While drug shortages are a pressing problem in the world of oncology, only a small percentage of patients are actually aware of the issue, according to a recent study published in the journal Cancer
The researchers gave a 13-item cross-sectional survey to 420 people, ranging in age, gender, socioeconomic status and health history. Overall, only about 16 percent reported being aware of drug shortages. But when looking at the individuals with a personal cancer history, that number nearly doubled to 31 percent.
“One reason people may not be aware could be because they have not personally encountered a cancer drug shortage (or any drug shortage) before. Perhaps unsurprisingly, people in our study who themselves had a history of cancer were more likely to have heard of cancer drug shortages,” study author Zachary Frosch, M.D., professor of medicine at Harvard Medical School, said in an interview with CURE
“This may be because they personally encountered a shortage or because, given their cancer diagnosis, they were more likely to pay attention to the press coverage or other discussions surrounding shortages.”
The cause of drug shortages is complex and multi-factorial, and beyond the scope of the study, Frosch said. But if patients and their loved ones want to see if a certain drug is facing a shortage, they can visit the list hosted on the Food and Drug Administration’s (FDA) website
But just because a patient sees their drug on the list, that does not mean that they should immediately panic.
“Just because those drugs are in national shortage, it doesn’t inform patients whether any of those drugs are in shortage at their institution,” Frosch said. “On this list are both chemotherapeutic drugs, and also key supportive medications used in cancer care.”
But when it comes to patients facing drug shortages in their institutions, most survey respondents (87 percent) said that they would want more information on the shortage, as well as an effective substitution. Also, 83 percent of patients reported that they would want more information regarding the differences in side effects if they were on a drug that was facing a shortage.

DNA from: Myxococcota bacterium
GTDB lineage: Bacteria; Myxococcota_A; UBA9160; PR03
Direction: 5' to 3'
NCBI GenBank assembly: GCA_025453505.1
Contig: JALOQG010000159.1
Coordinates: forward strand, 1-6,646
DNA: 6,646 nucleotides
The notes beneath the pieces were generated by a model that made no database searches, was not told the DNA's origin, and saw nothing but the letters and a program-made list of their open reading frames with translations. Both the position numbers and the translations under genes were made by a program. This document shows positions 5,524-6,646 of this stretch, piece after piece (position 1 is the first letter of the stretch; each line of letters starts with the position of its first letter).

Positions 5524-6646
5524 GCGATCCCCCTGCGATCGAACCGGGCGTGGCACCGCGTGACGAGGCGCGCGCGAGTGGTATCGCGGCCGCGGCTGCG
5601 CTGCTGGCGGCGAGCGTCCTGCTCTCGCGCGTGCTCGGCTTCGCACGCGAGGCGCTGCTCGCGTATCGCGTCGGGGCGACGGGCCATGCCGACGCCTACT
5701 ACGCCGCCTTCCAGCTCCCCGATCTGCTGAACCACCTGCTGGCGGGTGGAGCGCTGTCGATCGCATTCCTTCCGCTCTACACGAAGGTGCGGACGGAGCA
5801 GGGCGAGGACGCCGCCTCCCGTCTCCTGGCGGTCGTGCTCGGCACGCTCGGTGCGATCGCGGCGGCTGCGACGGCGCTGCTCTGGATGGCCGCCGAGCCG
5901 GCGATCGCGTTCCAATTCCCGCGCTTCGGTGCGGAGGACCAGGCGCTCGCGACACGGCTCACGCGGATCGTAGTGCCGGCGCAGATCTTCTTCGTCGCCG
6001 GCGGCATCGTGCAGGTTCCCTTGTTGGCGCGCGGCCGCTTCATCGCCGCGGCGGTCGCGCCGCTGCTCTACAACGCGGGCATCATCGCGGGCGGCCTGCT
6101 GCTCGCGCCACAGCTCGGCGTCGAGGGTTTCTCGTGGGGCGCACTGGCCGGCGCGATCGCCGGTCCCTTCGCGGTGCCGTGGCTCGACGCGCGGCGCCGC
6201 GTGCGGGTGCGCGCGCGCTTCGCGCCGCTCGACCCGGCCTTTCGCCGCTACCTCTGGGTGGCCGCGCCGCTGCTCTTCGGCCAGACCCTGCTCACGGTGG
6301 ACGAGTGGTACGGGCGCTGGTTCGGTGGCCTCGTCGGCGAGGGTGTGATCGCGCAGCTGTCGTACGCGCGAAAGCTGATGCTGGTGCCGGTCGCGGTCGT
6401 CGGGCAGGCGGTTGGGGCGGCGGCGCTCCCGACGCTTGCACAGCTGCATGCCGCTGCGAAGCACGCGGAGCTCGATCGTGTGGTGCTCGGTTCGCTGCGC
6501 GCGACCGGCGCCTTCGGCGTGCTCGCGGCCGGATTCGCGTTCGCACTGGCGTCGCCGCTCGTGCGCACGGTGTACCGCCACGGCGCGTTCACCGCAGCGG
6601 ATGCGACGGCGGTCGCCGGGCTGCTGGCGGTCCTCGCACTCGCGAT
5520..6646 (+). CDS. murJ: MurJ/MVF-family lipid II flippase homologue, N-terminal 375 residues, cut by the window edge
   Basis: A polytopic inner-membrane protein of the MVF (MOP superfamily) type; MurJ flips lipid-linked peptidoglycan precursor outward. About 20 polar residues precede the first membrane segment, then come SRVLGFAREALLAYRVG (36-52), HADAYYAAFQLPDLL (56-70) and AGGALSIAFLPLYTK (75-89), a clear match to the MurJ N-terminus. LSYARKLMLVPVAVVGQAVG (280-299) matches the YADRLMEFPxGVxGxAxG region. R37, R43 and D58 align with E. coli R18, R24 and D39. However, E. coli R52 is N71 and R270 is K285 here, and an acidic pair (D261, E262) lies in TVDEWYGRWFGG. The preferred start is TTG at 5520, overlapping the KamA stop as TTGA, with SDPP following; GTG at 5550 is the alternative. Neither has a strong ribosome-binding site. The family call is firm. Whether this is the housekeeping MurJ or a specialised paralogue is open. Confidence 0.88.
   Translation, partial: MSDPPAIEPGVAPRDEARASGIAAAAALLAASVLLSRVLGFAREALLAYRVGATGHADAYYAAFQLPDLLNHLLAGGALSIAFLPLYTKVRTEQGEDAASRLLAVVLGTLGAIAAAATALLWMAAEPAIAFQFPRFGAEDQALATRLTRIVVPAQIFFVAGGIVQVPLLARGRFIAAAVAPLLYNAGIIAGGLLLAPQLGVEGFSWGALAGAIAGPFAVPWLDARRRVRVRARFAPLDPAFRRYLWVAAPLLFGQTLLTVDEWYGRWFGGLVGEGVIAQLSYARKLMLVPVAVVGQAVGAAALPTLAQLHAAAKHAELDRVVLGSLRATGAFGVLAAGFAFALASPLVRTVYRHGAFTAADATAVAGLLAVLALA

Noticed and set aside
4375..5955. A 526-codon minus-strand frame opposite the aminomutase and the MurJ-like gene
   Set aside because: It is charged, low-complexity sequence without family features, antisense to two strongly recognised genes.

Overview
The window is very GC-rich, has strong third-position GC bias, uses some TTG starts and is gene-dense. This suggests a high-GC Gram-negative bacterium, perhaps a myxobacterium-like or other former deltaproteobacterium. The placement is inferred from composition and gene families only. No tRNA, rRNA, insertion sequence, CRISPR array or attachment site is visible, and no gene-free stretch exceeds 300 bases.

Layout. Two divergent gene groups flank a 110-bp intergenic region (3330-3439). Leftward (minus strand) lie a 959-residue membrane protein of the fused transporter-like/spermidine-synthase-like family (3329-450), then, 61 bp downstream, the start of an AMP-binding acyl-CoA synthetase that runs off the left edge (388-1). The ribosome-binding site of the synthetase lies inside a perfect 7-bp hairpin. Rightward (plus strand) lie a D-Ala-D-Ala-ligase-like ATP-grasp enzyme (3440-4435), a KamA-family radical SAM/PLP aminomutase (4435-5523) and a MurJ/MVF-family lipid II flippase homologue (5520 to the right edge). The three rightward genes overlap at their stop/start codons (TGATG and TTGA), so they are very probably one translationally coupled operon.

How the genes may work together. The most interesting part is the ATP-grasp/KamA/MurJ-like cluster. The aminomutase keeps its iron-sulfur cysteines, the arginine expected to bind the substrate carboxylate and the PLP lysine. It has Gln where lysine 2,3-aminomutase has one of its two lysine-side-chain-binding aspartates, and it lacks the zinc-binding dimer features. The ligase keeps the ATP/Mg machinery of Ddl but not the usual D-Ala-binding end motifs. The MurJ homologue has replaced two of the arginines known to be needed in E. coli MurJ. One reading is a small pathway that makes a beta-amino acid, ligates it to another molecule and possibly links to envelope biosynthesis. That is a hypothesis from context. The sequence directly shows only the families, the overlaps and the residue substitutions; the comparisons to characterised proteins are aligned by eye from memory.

Nearly two-thirds (72 percent) said that they would transfer care to avoid a substitution, however, that amount fell to 61 percent if the substitution care had significantly different side effects.
But not all of the people surveyed said that they would go to a different facility to avoid switching drugs. In fact, black, uninsured, unemployed, lower income and less educated respondents were found to be less likely to transfer care.
Transferring care is not always an easy task for patients, as they typically have ongoing relationships with their providers and feel more comfortable in the treatment center that they attend. Similarly, common disparities among these patient populations may also play a factor.
“It may be that these same challenges mentioned above are even more daunting for traditionally disadvantaged populations who already experience barriers in their health care, and this makes them less able to transfer care in such a situation,” Frosch said. “Perhaps recognizing these challenges, when responding to our hypothetical vignettes, fewer people reported that they would transfer their care to avoid a shortage than would want to know about the shortage.”
Moving forward, Frosch emphasized that patient-provider communication is key when it comes to potential drug shortages.
“If being treated for cancer, people can speak with their physician about how a shortage might be affecting them and how best to manage the situation,” he said. “Treatment decisions should be individualized and are best discussed with each patient’s own physician.”